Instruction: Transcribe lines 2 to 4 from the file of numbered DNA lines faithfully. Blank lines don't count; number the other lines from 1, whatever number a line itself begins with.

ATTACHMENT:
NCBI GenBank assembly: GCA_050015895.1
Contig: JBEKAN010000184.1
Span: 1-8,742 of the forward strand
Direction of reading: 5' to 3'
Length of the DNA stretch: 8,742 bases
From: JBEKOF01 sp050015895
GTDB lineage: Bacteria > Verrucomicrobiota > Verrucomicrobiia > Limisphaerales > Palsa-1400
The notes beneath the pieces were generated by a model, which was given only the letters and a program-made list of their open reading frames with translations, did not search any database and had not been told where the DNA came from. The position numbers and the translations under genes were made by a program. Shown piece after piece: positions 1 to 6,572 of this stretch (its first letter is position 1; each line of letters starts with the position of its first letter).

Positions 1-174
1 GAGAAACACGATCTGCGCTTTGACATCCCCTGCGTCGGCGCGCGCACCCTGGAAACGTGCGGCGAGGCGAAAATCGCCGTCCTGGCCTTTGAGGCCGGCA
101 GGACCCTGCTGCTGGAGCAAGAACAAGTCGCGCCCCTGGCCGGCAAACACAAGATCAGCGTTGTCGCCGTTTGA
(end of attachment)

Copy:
Contig: JBEKAN010000184.1
Span: 1-8,742 of the forward strand
Direction of reading: 5' to 3'